Fat-Shaming—Why Not?

forsakenOn behalf of the National Association to Advance Fat Acceptance, Joanne Ikeda made an unambiguous statement:

The whole ‘war on obesity’ has focused a whole lot of attention on fat people and the general impression of the public is they can be shamed or scared into getting thin…Which is absolutely ludicrous. If every fat person who has been shamed was motivated to somehow get thin, believe me they would be.

Coming from a diametrically opposite philosophical position, comedian Benji Aflalo recently said:

I like fat-shaming. What’s the problem? Doesn’t everybody?…I fat-shame myself all day–I can’t fat-shame anyone else?…I don’t fat-shame people to their face. I just do it behind closed doors, because it’s fun.

Not every case of alleged fat-shaming is so clear. Some controversies exist in a murky middle ground. Earlier this year, Facebook came in for a share of criticism because of its “I’m feeling fat” status option and emoticon. A group of fat acceptance activists charged the social media site with enabling its users to make fun of overweight people, including those with eating disorders, and even accused the emoji of promoting self-destructive thoughts. They started the “Fat is Not a Feeling” movement and created a petition at Change.org.

A few days later, the petition had gathered over 16,000 signatures, representing only a tiny fraction of Facebook’s billion and a half active monthly users. Still, the site discontinued the “I’m feeling fat” emoticon. The move stimulated plenty of discussion about whether it is healthy for such a widely-used social medium to bow to pressure from such a small percentage of its users.

Weight Bias Can Do Harm

One of the most knowledgeable people in this realm is Rebecca M. Puhl, PhD, of Yale University’s Rudd Center for Food Policy and Obesity. An entire report on weight bias that asks the question, “Are we fighting obesity or obese persons?” is available as a downloadable PDF.

It recommends that medical professionals should ask permission to get a patient’s weight, then use appropriate, sensitive weighing procedures in a private setting, recording the weight without comment or judgment.

Doctors, nurses, and anyone else who weighs people are urged be more aware of the reality and consequences of weight bias. A respectful demeanor is recommended, along with avoidance of shame or blame, and a focus on specific heath behaviors that need to be implemented.

Dr. Puhl explains that millions of people are affected by the stigma and prejudice that accompany weight bias, and the wrong approach can lead to serious psychological consequences as well as adverse effects on physical health. Many patients who have been fat-shamed have reacted by avoiding checkups and letting dangerous conditions develop, and this of course is detrimental to their health and quality of life. Professionals are also reminded to be conscious of the social and economic inequalities that impact the lives of the people for whose care they are responsible.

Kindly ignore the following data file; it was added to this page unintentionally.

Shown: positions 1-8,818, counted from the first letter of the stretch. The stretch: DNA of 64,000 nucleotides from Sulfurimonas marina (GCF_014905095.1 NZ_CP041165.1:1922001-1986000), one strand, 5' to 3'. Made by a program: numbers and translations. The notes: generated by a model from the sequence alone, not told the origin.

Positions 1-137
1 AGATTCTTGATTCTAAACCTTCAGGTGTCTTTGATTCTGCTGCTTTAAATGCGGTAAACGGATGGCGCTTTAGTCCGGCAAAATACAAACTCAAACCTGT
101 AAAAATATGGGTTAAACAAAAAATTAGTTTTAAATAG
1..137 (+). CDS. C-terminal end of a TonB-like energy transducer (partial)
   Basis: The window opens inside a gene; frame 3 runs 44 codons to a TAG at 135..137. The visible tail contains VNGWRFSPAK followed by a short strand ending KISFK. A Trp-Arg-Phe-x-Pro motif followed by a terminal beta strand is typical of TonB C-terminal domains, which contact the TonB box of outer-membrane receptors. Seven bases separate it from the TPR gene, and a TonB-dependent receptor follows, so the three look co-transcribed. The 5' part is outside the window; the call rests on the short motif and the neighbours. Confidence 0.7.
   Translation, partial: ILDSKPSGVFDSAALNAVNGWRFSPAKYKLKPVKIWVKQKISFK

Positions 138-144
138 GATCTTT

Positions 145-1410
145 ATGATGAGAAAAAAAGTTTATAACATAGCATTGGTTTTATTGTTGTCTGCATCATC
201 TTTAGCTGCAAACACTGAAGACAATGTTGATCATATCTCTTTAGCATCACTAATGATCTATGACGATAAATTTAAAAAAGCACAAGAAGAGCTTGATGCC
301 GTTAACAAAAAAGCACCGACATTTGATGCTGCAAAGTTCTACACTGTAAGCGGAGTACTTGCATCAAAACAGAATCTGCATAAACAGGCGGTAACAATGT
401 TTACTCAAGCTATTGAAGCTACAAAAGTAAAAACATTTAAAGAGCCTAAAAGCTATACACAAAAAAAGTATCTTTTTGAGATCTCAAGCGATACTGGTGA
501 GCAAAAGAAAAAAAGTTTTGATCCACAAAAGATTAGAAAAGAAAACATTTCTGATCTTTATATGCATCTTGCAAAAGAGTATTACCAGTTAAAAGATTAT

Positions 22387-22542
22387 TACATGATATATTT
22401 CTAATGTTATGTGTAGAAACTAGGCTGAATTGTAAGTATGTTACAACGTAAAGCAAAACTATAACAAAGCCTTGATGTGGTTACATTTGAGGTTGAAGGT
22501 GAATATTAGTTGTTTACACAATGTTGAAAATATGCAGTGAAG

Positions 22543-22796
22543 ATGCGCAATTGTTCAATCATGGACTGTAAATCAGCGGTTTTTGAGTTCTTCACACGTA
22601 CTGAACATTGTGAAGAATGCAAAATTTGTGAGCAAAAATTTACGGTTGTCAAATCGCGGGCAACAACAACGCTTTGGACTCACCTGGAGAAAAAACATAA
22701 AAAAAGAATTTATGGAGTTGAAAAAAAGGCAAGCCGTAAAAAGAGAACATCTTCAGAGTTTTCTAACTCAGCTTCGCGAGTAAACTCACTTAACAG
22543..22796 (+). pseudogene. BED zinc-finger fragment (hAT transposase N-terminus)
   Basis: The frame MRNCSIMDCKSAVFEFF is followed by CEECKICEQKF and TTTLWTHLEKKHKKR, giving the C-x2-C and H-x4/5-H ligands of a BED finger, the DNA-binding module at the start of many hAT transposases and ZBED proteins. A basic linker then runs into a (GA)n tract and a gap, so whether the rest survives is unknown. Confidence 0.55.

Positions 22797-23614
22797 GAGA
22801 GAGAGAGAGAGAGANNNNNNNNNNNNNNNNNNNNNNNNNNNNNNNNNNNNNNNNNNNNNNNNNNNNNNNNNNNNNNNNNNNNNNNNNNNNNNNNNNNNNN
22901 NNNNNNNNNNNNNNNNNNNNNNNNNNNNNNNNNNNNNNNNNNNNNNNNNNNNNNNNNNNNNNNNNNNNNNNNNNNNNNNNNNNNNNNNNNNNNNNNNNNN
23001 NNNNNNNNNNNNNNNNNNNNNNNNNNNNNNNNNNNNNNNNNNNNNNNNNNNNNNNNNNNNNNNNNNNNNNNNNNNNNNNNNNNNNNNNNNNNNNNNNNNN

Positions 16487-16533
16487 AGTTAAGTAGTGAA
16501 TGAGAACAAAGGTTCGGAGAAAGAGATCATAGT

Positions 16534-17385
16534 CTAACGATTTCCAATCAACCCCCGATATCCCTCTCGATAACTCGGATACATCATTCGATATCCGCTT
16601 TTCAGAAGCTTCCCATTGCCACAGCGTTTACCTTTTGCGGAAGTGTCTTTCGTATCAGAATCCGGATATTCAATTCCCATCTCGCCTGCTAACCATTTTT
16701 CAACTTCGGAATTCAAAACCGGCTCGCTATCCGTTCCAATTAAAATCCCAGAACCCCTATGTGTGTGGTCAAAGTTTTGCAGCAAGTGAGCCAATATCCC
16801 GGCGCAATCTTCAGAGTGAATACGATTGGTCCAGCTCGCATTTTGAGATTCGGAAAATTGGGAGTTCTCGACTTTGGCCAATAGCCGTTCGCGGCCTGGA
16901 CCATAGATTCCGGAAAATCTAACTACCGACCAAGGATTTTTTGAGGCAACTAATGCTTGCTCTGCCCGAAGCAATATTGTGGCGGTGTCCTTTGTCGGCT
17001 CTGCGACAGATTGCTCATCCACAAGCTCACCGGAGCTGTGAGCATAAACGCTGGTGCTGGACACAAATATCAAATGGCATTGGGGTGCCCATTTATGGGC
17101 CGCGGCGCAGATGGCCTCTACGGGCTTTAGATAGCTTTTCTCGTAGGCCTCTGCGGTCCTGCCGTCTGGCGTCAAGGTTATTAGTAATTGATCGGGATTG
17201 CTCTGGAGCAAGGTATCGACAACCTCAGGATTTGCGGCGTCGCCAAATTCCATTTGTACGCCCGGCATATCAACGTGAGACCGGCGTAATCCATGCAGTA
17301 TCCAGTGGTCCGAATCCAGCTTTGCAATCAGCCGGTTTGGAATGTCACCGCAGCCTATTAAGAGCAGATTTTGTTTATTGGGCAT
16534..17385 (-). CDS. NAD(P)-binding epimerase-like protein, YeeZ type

Your responses and feedback are welcome!

Source: “Overweight Women Tend To Earn Smaller Paychecks, Study Claims,” NBCNews.com, 10/22/14
Source: “Ice House Chronicles #119,” deathsquad.tv, 08/02/15
Source: “Fat Activists Demand Facebook Remove “I’m Feeling Fat” Emoticon,” Infowars.com, 03/09/15
Source: “Facebook drops ‘feeling fat’ emoticon,” ksl.com, 03/11/15
Source: “Weight Bias in the News Media and Public Health Campaigns: Are we Fighting Obesity or Obese Persons?,” YaleRuddCenter.org, 2013
Image by debaird™

Leave a Reply

Your email address will not be published.

FAQs and Media Requests: Click here…

Profiles: Kids Struggling with Weight

Profiles: Kids Struggling with Obesity top bottom

The Book

OVERWEIGHT: What Kids Say explores the obesity problem from the often-overlooked perspective of children struggling with being overweight.

About Dr. Robert A. Pretlow

Dr. Robert A. Pretlow is a pediatrician and childhood obesity specialist. He has been researching and spreading awareness on the childhood obesity epidemic in the US for more than a decade.
You can contact Dr. Pretlow at:

Presentations

Dr. Pretlow’s invited presentation at the American Society of Animal Science 2020 Conference
What’s Causing Obesity in Companion Animals and What Can We Do About It

Dr. Pretlow’s invited presentation at the World Obesity Federation 2019 Conference:
Food/Eating Addiction and the Displacement Mechanism

Dr. Pretlow’s Multi-Center Clinical Trial Kick-off Speech 2018:
Obesity: Tackling the Root Cause

Dr. Pretlow’s 2017 Workshop on
Treatment of Obesity Using the Addiction Model

Dr. Pretlow’s invited presentation for
TEC and UNC 2016

Dr. Pretlow’s invited presentation at the 2015 Obesity Summit in London, UK.

Dr. Pretlow’s invited keynote at the 2014 European Childhood Obesity Group Congress in Salzburg, Austria.

Dr. Pretlow’s presentation at the 2013 European Congress on Obesity in Liverpool, UK.

Dr. Pretlow’s presentation at the 2011 International Conference on Childhood Obesity in Lisbon, Portugal.

Dr. Pretlow’s presentation at the 2010 Uniting Against Childhood Obesity Conference in Houston, TX.

Food & Health Resources